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Learn about different causes of knee pain, including a tear of the cruciate ligament

Knee pain is a common problem that many people, especially the elderly, suffer from. Knee pain may be the result of an injury, such as a torn ligament or cartilage. It can also cause medical conditions, including arthritis, gout, and inflammatory knee pain.

According to the mayoclinic website, the main causes of knee pain are:

1: Injuries.

2: Anterior cruciate ligament.

3: Torn cartilage.

4: A knee injury can affect any of the ligaments, tendons, or fluid-filled sacs that surround the knee joint as well as the bones, cartilage, and ligaments that make up the joint itself.

Some of the more common knee injuries include:

1: Anterior cruciate ligament injury, which is a tear in the anterior cruciate ligament, one of the four ligaments that connect the shin bone to the thigh bone.

2: Fractures, the B-knee bones can fracture during falls or car accidents as well, people whose bones have weakened due to osteoporosis can sometimes develop a knee fracture once they are wrongly skipped.

3: Torn Cartilage, Articular Cartilage is the rubbery, hard cartilage that acts as a shock absorber between the shin bone and the thigh bone. It can tear if you suddenly twist your knee while bearing weight.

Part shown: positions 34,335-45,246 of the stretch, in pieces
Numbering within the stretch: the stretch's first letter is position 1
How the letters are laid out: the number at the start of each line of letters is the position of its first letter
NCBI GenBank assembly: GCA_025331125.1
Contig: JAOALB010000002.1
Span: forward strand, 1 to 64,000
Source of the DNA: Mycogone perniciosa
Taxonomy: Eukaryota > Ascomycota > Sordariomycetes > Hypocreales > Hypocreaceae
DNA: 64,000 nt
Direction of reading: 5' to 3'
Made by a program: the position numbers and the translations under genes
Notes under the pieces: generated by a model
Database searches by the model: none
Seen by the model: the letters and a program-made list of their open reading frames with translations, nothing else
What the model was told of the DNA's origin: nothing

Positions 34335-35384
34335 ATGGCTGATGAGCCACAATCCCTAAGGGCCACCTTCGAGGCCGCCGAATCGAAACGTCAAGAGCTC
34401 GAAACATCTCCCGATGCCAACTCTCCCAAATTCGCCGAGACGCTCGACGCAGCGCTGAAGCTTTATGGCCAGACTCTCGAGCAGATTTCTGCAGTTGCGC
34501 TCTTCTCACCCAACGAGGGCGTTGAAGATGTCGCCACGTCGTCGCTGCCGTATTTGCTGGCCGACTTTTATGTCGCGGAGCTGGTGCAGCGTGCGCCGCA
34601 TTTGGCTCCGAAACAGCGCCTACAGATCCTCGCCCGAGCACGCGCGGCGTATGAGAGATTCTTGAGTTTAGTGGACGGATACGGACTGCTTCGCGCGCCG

3: Knee bursitis, some knee injuries cause bursitis, which are small bags of fluid that cushion the outside of the knee joint so that the tendons and ligaments slide smoothly over the joint.

4: Patellar tendinitis, which causes inflammation and inflammation of one or more tendons and the thick fibrous tissue that connects muscle to bone, and this inflammation can occur when there is an injury to the patellar tendon, which extends from the kneecap to the shin bone and allows you to kick, run and jump Runners, skiers, cyclists, and those involved in jumping sports and activities may develop patellar tendinitis.

The location and severity of knee pain may vary depending on the cause of the problem. Signs and symptoms that accompany knee pain sometimes include:

1: Swelling and stiffness.

2: Redness and warmth to the touch.

3: Weakness or instability.

4: Cracking or grinding sounds.

5: Inability to fully extend the knee.

6: You cannot bear the weight on your knee or feel as if your knee is unstable or exploding.

7: You have a noticeable swelling in the knee.

8: Being unable to fully extend or bend your knee.

9: You have a fever, along with redness, pain, and swelling in your knee.

10: You have severe knee pain related to an injury.